Friday, August 19, 2011

90's Hit Parade, #37



Ice Cube - You Can't Fade Me

I tried to pick a different Ice Cube song. I really did. I listened repeatedly to his three early 90's albums (not that that's any great sacrifice--AmeriKKKa's Most Wanted, Death Certificate and Predator comprise one of the best three-album stretches in history), but this song is just the epitome of Ice Cube-ness. Yes, this is the one with the line "What I ought to do is kick the bitch in the tummy." It's a disturbing song (although the line is not quite as harsh in the context of the song as when it's pulled out by itself), one that I'm not very comfortable with (which might be the point), and one that was controversial even among the hip hop community of the time for its seething misogyny and violence. I'm not sure it makes sense to talk about it in terms of "violence against women"--for Ice Cube's character, violence is an acceptable way of dealing with anyone, probably the ONLY acceptable medium of human interaction (or at least the only one worth writing lyrics about). This particular song at least sets up some tension: his instinct is to kill the woman, but he knows he can't get away with it. Cube casts himself as the victim here, and I don't doubt that grifters like his female nemesis actually exist (the song may even be based on first-person experience). I see it more as a portrait of an ugly world than an expression of misogyny, but I say that without trying to obscure the misogynist worldview that supports every line of the story.

Speaking of streaks, it's also worth noting that Most Wanted was produced by Public Enemy's production crew, The Bomb Squad, the same year as Fear of a Black Planet (my favorite album of all time). "Cant' Fade Me" is track 5 on Most Wanted, "Welcome to the Terrordome" is track 5 on Black Planet, both are the highlights of their respective albums, so it's perhaps worth comparing.

Fear of a Black Planet starts slow, the sample collage "Contract on the World Love Jam" slowly forming out of wind sounds, revealing a slow, funky beat that finally hardens as it transitions into the mid-tempo "Brothers Gonna Work it Out." Momentum builds through the James Brown funk of "911 is a Joke" and the taught collage "Incident at 66.6 FM," then the floodgates open up and the group lets loose with the full-speed "Welcome to the Terrordome." Chuck D is at his best when he's working at this car chase speed, throwing his complex lyrics at the listener faster than the ear can process them.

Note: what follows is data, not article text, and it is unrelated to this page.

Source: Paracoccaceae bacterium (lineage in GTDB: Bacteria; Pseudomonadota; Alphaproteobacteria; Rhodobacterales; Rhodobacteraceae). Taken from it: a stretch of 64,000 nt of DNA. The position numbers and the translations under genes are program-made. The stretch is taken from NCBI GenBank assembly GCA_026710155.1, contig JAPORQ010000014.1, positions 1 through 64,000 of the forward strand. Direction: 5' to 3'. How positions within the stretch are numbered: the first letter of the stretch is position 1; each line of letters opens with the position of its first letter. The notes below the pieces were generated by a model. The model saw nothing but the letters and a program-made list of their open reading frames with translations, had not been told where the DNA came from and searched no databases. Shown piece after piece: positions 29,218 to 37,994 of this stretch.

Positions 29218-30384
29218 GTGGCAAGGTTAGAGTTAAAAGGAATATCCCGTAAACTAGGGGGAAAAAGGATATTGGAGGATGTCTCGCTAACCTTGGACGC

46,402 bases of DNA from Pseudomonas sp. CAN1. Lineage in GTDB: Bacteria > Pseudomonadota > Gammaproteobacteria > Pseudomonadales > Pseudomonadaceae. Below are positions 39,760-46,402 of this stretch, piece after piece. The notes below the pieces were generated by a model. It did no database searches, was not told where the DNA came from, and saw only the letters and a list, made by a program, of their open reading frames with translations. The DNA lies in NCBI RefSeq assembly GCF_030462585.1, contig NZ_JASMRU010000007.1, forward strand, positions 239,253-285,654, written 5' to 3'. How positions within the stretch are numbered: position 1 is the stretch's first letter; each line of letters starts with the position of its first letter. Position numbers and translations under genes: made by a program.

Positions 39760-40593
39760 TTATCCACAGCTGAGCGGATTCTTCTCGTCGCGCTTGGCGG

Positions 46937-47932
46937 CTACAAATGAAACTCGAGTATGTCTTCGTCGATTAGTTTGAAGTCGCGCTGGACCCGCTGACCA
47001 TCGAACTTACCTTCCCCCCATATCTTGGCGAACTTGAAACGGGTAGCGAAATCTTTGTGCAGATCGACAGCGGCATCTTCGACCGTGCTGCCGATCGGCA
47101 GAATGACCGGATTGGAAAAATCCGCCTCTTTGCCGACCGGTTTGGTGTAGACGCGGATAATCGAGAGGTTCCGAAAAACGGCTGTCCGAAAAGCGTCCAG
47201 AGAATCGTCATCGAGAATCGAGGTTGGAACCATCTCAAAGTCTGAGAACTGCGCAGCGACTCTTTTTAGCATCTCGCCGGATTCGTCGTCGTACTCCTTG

AmeriKKKa's Most Wanted starts out full speed, with (following the opening skit) "The Nigga You Love to Hate" and "AmeriKKKa's Most Wanted" back to back (you can tell the song changes from the brief skit that separates them). Cube is doing Chuck D a bit here (the line "(I'll) never tell you to get down, it's all about comin' up" is a classic bit of Chuck D-style wordplay), but Cube relates to Chuck roughly the same way young Mick Jagger related to Bob Dylan: Chuck's rhymes come from his frontal cortex, Cube's come directly from his dick. On track 4, "What They Hittin' Foe?" the beat drops down to a mid-tempo hard funk, and you feel Cube slide into his wheelhouse. This beat fits his voice. He can throw syllables like punches on the beats. The violence and swagger of Ice Cube comes out hard and percussive. In this mode, he sounds more like KRS-One than Chuck D. "What They Hittin' Foe?" goes by too quickly (1:22, to be exact), then Cube yells "Kick an old school beat," and "You Can't Fade Me" starts up. Now we're even further into the bucking beat, a little smoother, and even more suited to Ice Cube's voice (the next song, "Once Upon a Time in the Projects," goes even further into his territory, but I don't think he rises to the occasion quite as well). As Cube unfolds his ugly little story, we get a clear picture of his character, his violence, his pride, his world. And all the time, this incredible rhythmic performance, his raps functioning not only as the vocal but almost as another drum track. When he talks about kicking the bitch in the tummy, you feel the kick.

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